But Legislative Minority Leader Kevan Abrahams (D-Freeport) said he was "completely disturbed" by how many contracts have narrowly escaped lawmaker scrutiny.
"It's clear the system is open to being abused," he said.
Many contracts with donors
Newsday conducted its analysis using annual lists of each contract certified by the county comptroller. The analysis excluded agreements with other municipalities and public agencies to provide certain services or pass through grant funds.
Dollar amounts represent maximum payments; some pacts may never be fully paid.
Of the 384 contracts since 2011 that fell just below the legislative approval threshold, 130 were for exactly $25,000, and 93 were for $24,900 to $24,999.
While a $25,000 contract skirts legislative approval, a vendor with a contract just below that amount potentially could also receive another agreement in the same year without reaching the total annual maximum of $50,000 that also triggers legislative review.
The 384 contracts went to 222 different vendors. About 60 percent of them, through either the company or a principal, have made at least one donation to Mangano's campaign, records show. The percentage does not include nonprofits, which can't make donations.
Politically connected vendors with contracts just below the approval threshold include former Republican state Sen. Michael Balboni's consulting company, which received a $24,500 deal in 2011, and a law firm that employed Mangano before he took office in 2010. Two of the 15 contracts that the firm, Rivkin Radler, received since 2011 were for $25,000, and another was for $24,990.
Ruskin Moscou Faltischek, a Uniondale law firm that employed state Sen. Dean Skelos, who resigned as majority leader this year after he was charged in a federal corruption case, also received three outside counsel contracts within the range just below the approval threshold: for $24,000, $24,900 and $25,000. Skelos (R-Rockville Centre) has pleaded not guilty to the criminal charges, which do not relate to the Ruskin Moscou agreements.
"Political activities are not a factor when the county enters into a contract," Foskey said in a statement. "Our only concern is whether the firm is qualified to perform the services in which we have assigned work."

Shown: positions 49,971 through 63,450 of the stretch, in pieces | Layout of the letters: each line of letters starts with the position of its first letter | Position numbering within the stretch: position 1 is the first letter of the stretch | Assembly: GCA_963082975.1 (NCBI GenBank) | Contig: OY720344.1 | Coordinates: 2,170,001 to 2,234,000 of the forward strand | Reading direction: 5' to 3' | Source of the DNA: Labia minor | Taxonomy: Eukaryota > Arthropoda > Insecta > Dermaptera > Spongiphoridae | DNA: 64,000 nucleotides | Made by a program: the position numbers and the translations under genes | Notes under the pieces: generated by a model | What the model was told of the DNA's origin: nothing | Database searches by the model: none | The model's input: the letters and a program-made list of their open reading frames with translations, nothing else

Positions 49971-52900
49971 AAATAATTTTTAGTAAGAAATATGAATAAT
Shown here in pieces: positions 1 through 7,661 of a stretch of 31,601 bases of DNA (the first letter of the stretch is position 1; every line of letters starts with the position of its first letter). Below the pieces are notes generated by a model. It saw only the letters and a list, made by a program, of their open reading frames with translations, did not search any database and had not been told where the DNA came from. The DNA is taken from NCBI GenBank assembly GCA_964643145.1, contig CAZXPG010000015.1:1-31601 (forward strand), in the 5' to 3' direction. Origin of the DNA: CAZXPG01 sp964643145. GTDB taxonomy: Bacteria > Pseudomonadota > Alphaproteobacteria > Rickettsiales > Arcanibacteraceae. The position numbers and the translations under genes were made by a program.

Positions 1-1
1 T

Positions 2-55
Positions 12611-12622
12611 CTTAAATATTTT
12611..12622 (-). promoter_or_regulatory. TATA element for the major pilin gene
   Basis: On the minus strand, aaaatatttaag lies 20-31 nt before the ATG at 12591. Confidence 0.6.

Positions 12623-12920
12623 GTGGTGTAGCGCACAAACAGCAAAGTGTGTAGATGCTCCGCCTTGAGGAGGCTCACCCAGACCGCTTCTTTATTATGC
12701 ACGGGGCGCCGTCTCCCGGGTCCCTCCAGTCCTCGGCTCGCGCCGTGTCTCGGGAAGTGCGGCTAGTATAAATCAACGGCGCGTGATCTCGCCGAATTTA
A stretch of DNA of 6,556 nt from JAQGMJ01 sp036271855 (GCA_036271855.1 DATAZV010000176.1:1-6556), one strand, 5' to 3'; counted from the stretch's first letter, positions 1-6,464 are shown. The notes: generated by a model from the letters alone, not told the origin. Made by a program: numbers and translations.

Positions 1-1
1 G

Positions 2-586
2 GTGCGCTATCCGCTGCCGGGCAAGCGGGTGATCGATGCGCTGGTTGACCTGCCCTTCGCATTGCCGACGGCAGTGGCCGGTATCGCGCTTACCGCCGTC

Many firms that have gotten contracts of between $24,000 and $25,000 since 2011 also received more lucrative work that was subject to legislative approval. But some firms' only work in that time was never subject to lawmaker scrutiny.
A $24,500 no-bid contract for police consulting to the law firm of Abrams Fensterman of Lake Success, where Bruce Blakeman, a Hempstead Town councilman and former presiding officer of the Nassau County Legislature, was a partner. Blakeman, a Republican who signed the August 2011 agreement, played a key role in the late 1990s in creating the county's plus-$25,000 approval threshold for special contracts.
Abrams Fensterman, a frequent donor to political candidates from both major parties, has given Mangano's campaign $20,550 since 2010, according to the state Board of Elections. Blakeman, who has given Mangano's campaign $6,275 since 2011, did not respond to a request for comment.
Two $24,900 contracts to the political polling and advertising firm of McLaughlin & Associates to produce "media plans" for the parks department. The county said the work, awarded in late 2012 and early 2013, involved "skills that cannot be evaluated through a competitive bid process."
The McLaughlin firm has been paid $3.3 million from the campaign to produce television ads. Company officials didn't return requests for comment.
Two $24,999 contracts for outside legal counsel awarded last summer to the Garden City law firm of Hopkins & Kopilow. Stanley Kopilow, a partner in the firm, is the leader of the North Woodmere/Green Acres Republican Club.
Asked whether his political involvement had any role in the contracts, Kopilow said: "I think we get contracts because we do a good job and we do not engage in inappropriate billing."